2017-03-29 00:00:00 Running a Business English Learn what an NDA is, discover how a small business can use one to maintain confidentiality, and see what major elements are included in an... https://quickbooks.intuit.com/ca/resources/ca_qrc/uploads/2017/06/employee-reviews-non-disclosure-agreement.jpg https://quickbooks.intuit.com/ca/resources/business/handling-privacy-non-disclosure-agreements/ Handling Privacy Through Non-disclosure Agreements

Handling Privacy Through Non-Disclosure Agreements

3 min read

Often when a small business is starting out and trying to obtain resources, such as key employees, strategic partners, or venture capital, the owner tries to protect his idea as best as possible. Usually, this protection is done by creating a non-disclosure agreement, or NDA. So, if you’re in a business situation that requires some privacy and confidentiality, learning about NDAs may be beneficial.

Main Reasons for Creating an NDA

An NDA is a confidentiality agreement. Its main purpose is to protect confidential, sensitive, or proprietary information that’s shared between two or more people. NDAs are usually drafted by business owners who need to have conversations with outsiders of the company or even with employees inside the company who have access to the sensitive information. NDAs are drafted and signed by all people involved to prevent any proprietary technologies or processes from leaking to potential competitors. Basically, an NDA protects all you’ve worked for and built within your company from anyone stealing the idea and using it. A breach of an NDA can easily lead to legal action.

What to Do if Approached by Someone With an NDA?

Typically, if all the people involved don’t sign the NDA presented, there are no more discussions. It’s extremely important to remember that an NDA is a serious matter and a legally binding contract. So, care must be taken to understand all of the content of the NDA before signing it, no matter whether it’s coming from a business vendor, client, strategic partners, or even your own business partner. You should take your time to read every part of the document thoroughly, even the fine print, and be certain that you understand all of its clauses. Otherwise, you might find yourself in big trouble down the road if something you say or do violates the NDA (even if you didn’t realize it violates the NDA). After reading through the document, it’s a great idea to have an attorney review the document with you. NDAs are very popular, and most attorneys have experience with them. Simply put, don’t sign anything until you and your attorney can interpret and understand every single sentence in the NDA.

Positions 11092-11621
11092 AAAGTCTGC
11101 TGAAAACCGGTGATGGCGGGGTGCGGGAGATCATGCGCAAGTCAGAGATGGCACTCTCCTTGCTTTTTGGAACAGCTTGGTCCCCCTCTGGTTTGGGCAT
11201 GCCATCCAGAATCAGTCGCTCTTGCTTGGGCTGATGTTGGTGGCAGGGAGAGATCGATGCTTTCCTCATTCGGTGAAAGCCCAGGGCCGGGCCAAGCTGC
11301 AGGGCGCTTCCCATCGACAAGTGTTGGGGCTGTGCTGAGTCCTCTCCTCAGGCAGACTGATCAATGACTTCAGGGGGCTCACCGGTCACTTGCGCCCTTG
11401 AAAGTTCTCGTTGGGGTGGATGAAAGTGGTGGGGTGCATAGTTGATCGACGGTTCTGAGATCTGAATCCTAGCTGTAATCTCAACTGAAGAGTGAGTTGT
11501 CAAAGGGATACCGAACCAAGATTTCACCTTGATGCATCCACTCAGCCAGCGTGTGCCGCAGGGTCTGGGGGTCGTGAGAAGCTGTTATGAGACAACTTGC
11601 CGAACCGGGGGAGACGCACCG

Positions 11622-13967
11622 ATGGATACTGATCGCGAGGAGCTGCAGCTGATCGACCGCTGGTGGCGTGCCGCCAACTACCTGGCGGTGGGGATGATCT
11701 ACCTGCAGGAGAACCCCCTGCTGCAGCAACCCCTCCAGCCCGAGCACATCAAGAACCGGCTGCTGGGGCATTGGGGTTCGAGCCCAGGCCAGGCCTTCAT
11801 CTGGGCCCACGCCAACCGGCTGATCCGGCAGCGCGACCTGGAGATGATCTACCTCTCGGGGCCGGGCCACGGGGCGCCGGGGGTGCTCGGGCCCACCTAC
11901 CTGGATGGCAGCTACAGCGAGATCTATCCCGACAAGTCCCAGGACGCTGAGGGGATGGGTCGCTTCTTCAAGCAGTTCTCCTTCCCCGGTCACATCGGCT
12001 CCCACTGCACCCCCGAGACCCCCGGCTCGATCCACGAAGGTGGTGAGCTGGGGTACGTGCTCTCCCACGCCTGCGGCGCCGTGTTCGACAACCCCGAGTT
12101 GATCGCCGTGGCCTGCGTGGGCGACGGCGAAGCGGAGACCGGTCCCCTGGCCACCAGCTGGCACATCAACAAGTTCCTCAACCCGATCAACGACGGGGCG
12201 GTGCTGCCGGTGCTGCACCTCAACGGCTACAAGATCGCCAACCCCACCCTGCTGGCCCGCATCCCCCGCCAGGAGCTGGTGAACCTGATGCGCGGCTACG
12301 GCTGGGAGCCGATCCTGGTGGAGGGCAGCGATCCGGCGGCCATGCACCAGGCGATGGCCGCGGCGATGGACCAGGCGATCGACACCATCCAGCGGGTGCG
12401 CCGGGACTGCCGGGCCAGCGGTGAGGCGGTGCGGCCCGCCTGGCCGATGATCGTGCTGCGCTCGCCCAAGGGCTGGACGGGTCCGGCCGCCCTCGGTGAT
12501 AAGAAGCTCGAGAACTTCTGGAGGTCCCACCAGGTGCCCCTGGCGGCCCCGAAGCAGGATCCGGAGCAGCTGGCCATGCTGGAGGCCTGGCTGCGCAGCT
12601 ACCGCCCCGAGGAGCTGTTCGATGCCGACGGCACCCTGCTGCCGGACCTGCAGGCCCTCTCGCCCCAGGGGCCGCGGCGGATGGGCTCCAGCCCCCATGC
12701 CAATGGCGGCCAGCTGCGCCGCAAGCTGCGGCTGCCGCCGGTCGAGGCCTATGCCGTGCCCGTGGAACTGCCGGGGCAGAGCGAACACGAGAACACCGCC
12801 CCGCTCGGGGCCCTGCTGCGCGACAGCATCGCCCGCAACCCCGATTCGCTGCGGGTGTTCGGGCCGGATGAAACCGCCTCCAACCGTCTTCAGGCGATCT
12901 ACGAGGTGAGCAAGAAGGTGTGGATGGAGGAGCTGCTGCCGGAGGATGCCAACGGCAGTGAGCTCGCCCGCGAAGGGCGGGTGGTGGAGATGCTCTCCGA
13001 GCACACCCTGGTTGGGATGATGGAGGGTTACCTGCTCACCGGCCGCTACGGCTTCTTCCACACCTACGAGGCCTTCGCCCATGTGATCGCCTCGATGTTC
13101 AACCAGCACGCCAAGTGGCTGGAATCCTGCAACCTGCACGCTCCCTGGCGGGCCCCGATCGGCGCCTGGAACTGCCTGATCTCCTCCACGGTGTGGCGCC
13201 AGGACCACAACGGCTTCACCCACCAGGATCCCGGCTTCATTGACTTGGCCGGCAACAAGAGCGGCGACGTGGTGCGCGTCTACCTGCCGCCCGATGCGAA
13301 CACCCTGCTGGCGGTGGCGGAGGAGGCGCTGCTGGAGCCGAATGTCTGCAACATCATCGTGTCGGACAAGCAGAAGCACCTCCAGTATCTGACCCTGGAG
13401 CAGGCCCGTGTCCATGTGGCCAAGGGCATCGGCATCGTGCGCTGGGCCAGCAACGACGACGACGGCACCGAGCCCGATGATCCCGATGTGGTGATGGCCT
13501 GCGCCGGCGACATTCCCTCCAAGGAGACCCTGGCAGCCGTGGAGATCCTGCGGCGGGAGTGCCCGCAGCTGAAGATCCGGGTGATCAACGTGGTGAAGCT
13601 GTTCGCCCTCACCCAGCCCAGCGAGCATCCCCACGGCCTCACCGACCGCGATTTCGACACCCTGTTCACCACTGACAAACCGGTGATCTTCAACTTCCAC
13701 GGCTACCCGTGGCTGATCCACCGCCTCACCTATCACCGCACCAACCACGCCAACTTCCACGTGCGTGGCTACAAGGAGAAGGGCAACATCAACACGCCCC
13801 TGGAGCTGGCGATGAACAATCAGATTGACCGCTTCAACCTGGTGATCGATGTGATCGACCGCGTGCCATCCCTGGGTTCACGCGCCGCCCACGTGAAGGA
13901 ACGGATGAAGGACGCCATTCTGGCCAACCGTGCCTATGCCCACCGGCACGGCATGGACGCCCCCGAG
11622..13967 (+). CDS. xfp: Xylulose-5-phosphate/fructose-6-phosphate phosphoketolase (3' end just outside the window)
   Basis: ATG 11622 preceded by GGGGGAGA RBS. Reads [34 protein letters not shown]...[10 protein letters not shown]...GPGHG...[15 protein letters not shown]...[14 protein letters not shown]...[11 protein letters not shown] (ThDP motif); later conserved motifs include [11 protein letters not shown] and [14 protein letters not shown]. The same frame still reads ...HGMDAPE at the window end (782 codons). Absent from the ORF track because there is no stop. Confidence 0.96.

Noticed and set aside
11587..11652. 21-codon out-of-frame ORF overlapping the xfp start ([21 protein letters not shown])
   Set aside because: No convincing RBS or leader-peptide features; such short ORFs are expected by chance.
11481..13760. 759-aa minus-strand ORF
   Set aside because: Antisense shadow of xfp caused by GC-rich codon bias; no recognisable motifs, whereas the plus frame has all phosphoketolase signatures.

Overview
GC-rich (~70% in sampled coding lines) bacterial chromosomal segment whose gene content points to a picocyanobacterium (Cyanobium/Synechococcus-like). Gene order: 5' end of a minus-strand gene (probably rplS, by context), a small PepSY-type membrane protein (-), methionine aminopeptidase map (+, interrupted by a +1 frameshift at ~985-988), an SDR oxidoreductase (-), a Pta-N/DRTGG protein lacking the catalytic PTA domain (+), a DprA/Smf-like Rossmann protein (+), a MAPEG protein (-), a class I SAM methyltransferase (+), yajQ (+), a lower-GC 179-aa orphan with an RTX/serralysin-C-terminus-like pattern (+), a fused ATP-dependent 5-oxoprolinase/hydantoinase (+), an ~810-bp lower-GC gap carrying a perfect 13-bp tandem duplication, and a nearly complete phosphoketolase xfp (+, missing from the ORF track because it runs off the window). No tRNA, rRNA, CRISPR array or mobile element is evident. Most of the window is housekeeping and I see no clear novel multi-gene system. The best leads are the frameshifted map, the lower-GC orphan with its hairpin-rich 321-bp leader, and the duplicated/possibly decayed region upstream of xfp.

Common Elements of an NDA

Every NDA is different and tailored to the specific situation and business at hand; however, in general, there are five common elements that go into every NDA drafted. Whether you are creating an NDA yourself or hiring an attorney to write one up for you, make sure that the following sections are included as a bare minimum. First, have a section that clearly states who’s involved in the agreement, who’s disclosing information, and who’s receiving that information. Next, include a section that details how the person receiving the sensitive information can use it. Details on how the information can be copied, shared, and stored should be included here, too. You also need to include details about the timeframe involved with the agreement. Specifics on when the agreement goes into effect and for how long need to be written out. Lastly, you need to include information about what types of information are protected by the agreement and what happens if any of the people involved breach the contract. Payments due, rights forfeited, who pays legal fees, and so forth should all be detailed. Since businesses are based on secrets and protecting assets, an NDA can be a valuable tool for any business owner seeking to grow the company by exposing other parties to its valuable information. It’s not difficult to have a simple agreement drafted and reviewed by an attorney, and it may be something you want to have on file in case a you need one in a pinch.

References & Resources

Information may be abridged and therefore incomplete. This document/information does not constitute, and should not be considered a substitute for, legal or financial advice. Each financial situation is different, the advice provided is intended to be general. Please contact your financial or legal advisors for information specific to your situation.

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